The undoubted highlight of my recent summer filming whales in California for the BBC, was the moment we captured a blue whale live on camera for the very first time. I may have been a little bit over-excited in the immediate aftermath, but to me it was an important moment. Even when I started my wildlife film-making career in the late 90s, trying to film a blue whale at all would have been like trying to film a unicorn. Wildlife photography legend Bob Talbot told me the next day, that in the 80s, conservationists like him thought blue whales were already as good as extinct. And here we were, filming one live, in real time, while a dozen humpback lunged and breached about the front of my boat, drenching me in their spout spray. It was indelible, dramatic, physical evidence that if you protect environments they will bounce back. After years of hearing glum reports and doom-laden prognostications about the end of our planet as we know it, finally here was proud proof that conservation can work. So much has changed here, and it's due in no small part to the extraordinary success of the vast National Marine Sanctuary here at Monterey Bay. Established in 1992, its waters have been protected ever since. Baitfish have bounced back in phenomenal numbers, and over the last few years, mega predators such as whales have started to arrive here in the summer in unprecedented, overwhelming numbers.
My final comment of the series, was that there is no reason why we shouldn't have thrilling sights, and marine conservation success like this, right here in the UK. Not only humpbacks, but blue whales occur in British waters. (As if to illustrate my point, the very next day a photo of a blue whale just off the Cornish coast hit the national press.) Blues are but vagrant transient visitors to our seas, but Fin whales - the second largest animal ever known to have lived - are British residents. Minke whales and Orca are here, with sperm, beaked, pilot and bottlenose whales and six species of dolphin. We've even had beluga, right whales and bowheads in the last year. Basking sharks, leatherback turtles, sunfish, grey and common seals... they're all around. But there are few places in the UK where you can see them in numbers and with sufficient reliability for it to fuel a substantial whale-watching industry.
In the long term, what we need is monster protected marine sanctuaries, no-take zones on a grand scale. England's biggest is Lundy at two square miles and it's pretty special, with dramatic increases in fish and crustaceans, such as lobster, inside the protected zone. Monterey Bay National Marine Sanctuary is 4601 square nautical miles. And it's not even America's biggest! Only 4% of British seas have any degree of protection at all. That is not enough. If we want humpbacks lunge feeding and breaching off our coast, we need their food fish back in huge quantities, and that will only happen with protection; which ultimately benefits EVERYONE, including fishermen and fish eaters. Go to the Wildlife Trusts' Living Seas website and become a Friend of a Marine Conservation Zone off the UK coast. Write to your MP, let politicians know it's important to you. Give them no choice, but to protect our seas so our children and grandchildren can experience the things we saw on Big Blue Live, but right here in the UK.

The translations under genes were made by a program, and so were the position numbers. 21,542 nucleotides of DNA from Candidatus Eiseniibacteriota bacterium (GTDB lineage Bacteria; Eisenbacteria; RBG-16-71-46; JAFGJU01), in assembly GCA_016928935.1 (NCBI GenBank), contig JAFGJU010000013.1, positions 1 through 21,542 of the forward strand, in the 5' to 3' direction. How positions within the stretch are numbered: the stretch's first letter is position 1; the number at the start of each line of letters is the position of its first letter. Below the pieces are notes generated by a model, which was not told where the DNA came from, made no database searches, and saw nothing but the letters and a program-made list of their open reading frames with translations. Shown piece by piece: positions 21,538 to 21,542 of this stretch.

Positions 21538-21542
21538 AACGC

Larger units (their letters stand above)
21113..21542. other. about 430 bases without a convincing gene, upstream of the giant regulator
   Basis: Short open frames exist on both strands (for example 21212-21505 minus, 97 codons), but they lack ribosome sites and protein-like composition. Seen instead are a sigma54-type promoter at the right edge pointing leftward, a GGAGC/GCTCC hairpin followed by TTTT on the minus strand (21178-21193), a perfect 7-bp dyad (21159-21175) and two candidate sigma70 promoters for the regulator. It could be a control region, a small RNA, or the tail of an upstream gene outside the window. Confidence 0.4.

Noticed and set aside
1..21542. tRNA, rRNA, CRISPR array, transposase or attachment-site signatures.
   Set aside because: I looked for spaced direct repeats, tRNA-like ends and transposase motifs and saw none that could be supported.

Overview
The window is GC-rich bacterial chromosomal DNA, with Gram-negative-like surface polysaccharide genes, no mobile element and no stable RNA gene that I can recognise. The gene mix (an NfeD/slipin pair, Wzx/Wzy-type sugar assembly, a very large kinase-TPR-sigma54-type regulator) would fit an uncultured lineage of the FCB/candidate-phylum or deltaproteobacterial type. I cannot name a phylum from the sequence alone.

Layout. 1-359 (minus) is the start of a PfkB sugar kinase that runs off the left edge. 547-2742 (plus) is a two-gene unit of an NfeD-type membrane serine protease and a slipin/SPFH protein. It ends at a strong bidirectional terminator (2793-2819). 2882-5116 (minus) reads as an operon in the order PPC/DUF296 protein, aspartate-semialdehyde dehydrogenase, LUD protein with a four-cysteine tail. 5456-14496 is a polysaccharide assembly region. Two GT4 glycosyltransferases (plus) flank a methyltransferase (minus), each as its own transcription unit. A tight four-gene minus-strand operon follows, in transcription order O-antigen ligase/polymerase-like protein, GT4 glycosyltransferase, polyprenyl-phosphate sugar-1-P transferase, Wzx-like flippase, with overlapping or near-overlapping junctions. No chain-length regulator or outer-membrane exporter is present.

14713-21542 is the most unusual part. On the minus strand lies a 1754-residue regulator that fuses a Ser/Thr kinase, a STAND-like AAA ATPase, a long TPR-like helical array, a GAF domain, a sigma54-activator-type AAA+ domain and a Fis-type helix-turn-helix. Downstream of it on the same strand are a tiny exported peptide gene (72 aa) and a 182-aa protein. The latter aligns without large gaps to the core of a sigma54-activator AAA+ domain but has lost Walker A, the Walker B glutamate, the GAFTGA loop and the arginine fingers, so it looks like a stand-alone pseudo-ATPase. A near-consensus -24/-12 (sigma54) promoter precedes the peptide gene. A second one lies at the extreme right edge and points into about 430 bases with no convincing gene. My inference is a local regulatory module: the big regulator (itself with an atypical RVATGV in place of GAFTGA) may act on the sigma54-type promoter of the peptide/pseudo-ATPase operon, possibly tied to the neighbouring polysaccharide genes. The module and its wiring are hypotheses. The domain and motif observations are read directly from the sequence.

So what can we as Brits do, to make our blue spaces better places? Here's my top suggestions:
Go to the beach! And when you get there, do some cool stuff. How many of you adults haven't been rockpooling since you were a nipper? You're missing out! It's the best possible way to spend a day, catching crabs on a line using bits of your left over fish-paste sandwiches (they still make fish-paste right?!), gazing at butterfish and blennies, snakelocks and beadlet anemones, even octopus and cuttlefish if you're lucky. Your local Wildlife Trust has living seas programmes. And for a social seaside experience that will also make a difference, how's about checking out the Great British Beach Clean between the 18 - 21 Sept. If you're too busy enjoying the rockpools to spend your whole day tidying, then how's about just doing a two-minute clean up job?
Beach-combing is not just for metal detector fanatics looking to find lost wedding rings and old Spam tins. Strandline searching reveals forgotten wonders the sea has left behind. Just wander along the line of detritus and seaweed that gets left high on the beach after the high tide recedes. Amazing jewellery, picture frames and sculptures can be concocted from sculpted driftwood, sea-shone glass pebbles and even weathered junk. And while you're at it, get involved with the The Great Eggcase Hunt, looking for Mermaid's Purses, the gorgeous egg cases of sharks, skates and rays.
Make a meal! The seashore is the perfect place for foraging, finding food that nature has provided. Some of the happiest days of my life have been spent collecting mussels and cockles, diving for scallops, line-fishing mackerel and Pollack, spearfishing sea bass, and then collecting rock samphire, seaweed and sea kale to cook them with, right there on the beach. It's easy, much safer than other kinds of foraging (I don't recommend foraging for mushrooms unless you really know your stuff), and leaves you feeling at one with the environment. No way of eating is more sustainable, more selective, more focused and has less waste. Some Wildlife Trusts do courses, such as sustainable seafood cookery.